Study: Groundwater pollution fuels Monterey Bay’s harmful algal blooms [+infographic]

Nitrates in groundwater leach into coast, fuel persistence of harmful algae
June 23, 2015
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As one of the largest toxic algal blooms ever seen erupted off the west coast, a new study was released that identifies a small but pernicious source of algal “food” in Monterey Bay that fuels source populations: polluted groundwater.

Harmful Algal Bloom infographic
Harmful algal blooms (HABs) occur when certain phytoplankton populations boom in response to an influx of nutrients. The blooms produce toxins that can sicken or kill fish, birds and even marine mammals.

Lead author Alanna Lecher of UC Santa Cruz says that most of these nutrients occur naturally in the ocean from upwellings, wind or seasonal weather. However, groundwater near Monterey Bay tested at two times the level of nitrates allowed by California’s drinking water standards, and is leaching into the ocean from coastal aquifers.

“Most of [the groundwater] is going in the very near shore – the first few hundred feet,” says Lecher. “So it’s not so much a cause of blooms, but it creates a steady source of phytoplankton near the shore for when the right physical conditions occur to cause a bloom.”

In addition to tracking groundwater movement, Lecher also tested phytoplankton cultures in the lab. “We were trying to find out what nutrients are most important to phytoplankton in Monterey Bay. We found that it’s nitrogen-limited. When we added nitrogen, it grew. When we added silica it grew even more.”

The species that grew the most is called Pseudo-nitzschia. “This is the most harmful genus in Monterey Bay,” says Lecher. “It excretes a lot of domoic acid, which is a neurotoxin.”

CA Sea Grant Extension Specialist Rick Starr, based in Moss Landing, has seen the fallout from this summer's HAB. “We saw some seabirds we know have died from the bloom, and they’ve attributed the die-off of anchovies to blooms,” says Starr. “The thought is that some of the anchovies have been eating the toxic algae and the seabirds have been eating the anchovies.”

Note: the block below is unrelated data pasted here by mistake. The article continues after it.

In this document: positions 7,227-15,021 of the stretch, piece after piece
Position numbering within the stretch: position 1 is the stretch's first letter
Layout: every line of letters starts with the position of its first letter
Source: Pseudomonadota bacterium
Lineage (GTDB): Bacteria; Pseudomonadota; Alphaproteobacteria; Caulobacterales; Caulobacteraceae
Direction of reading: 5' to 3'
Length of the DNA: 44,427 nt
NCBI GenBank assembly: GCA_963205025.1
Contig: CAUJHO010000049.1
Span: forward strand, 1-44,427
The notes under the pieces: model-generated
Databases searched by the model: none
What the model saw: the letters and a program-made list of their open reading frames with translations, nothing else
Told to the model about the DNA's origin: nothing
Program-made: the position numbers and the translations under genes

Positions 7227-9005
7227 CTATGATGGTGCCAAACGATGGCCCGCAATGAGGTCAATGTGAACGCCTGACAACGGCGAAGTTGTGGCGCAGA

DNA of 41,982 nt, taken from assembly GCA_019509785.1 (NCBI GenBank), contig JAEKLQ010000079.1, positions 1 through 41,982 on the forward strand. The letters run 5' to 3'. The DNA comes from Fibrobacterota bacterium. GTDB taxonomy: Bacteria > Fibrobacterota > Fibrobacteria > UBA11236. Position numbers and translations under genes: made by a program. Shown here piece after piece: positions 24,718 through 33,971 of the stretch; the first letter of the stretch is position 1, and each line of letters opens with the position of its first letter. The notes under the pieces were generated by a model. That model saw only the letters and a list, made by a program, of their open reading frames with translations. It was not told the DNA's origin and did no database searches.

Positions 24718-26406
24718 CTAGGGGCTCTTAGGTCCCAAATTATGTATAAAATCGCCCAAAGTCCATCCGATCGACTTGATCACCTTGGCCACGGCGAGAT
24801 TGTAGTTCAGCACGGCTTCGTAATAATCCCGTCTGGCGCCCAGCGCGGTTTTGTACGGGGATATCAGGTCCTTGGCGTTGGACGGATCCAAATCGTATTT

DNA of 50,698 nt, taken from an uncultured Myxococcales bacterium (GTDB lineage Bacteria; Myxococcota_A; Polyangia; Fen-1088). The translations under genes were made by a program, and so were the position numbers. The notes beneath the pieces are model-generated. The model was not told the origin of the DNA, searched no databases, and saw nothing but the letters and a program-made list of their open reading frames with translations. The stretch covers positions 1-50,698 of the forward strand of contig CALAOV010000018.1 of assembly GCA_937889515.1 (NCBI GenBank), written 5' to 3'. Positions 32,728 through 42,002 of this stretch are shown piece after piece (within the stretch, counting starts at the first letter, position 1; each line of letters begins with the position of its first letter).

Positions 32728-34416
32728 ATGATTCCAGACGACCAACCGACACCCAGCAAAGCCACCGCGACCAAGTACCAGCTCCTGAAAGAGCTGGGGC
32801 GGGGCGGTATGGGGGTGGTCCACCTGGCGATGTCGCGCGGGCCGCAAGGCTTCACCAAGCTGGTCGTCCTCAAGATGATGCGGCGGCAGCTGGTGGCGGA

Stopping HABs at the source

Co-author Adina Paytan of UC Santa Cruz, who was awarded funding for the research through California Sea Grant, says it takes a combination of nutrient sources to create a HAB.

“If it was just the groundwater, you would have similar blooms everywhere,” says Paytan, but adds HABs would stop occurring without a source population. “The groundwater is the constant security [for phytoplankton]. Most other sources, like rivers and upwellings, are not constant in time.”

Paytan says this problem has a solution. The high concentrations of nitrates Lecher and Paytan found in the groundwater discharge were likely due to human sources, like excess fertilizer from agriculture.

“Because we know that there is groundwater discharging into the ocean, we need to try and keep the groundwater quality as pristine as possible. Use fertilizers in a thoughtful way, and don’t over-fertilize. Sewage plants and septic tanks have to be working,” says Paytan. “Because for sure whatever goes into the groundwater goes somehow into the coastal environment.”

Lecher says this study has implications for “the entire coast of California” because the ocean dynamics are similar to those in Monterey Bay.

Having just completed her Ph.D., Lecher is currently diving deeper into the issue in Alaska, where she’ll be comparing the nutrient loads of rivers and groundwater to see which source is more important to HABs. She hopes her work can shed light on managing healthy coastal watersheds in the future.

“I went into science hoping to do studies that would have a positive impact on people’s lives and maintaining a healthier planet,” says Lecher.

When it comes to helping California’s marine life, she’s on the right track.

About California Sea Grant

NOAA’s California Sea Grant College Program funds marine research, education and outreach throughout California. Our headquarters is at Scripps Institution of Oceanography, University of California, San Diego; we are one of 33 Sea Grant programs in the National Oceanic and Atmospheric Administration (NOAA), U.S. Department of Commerce.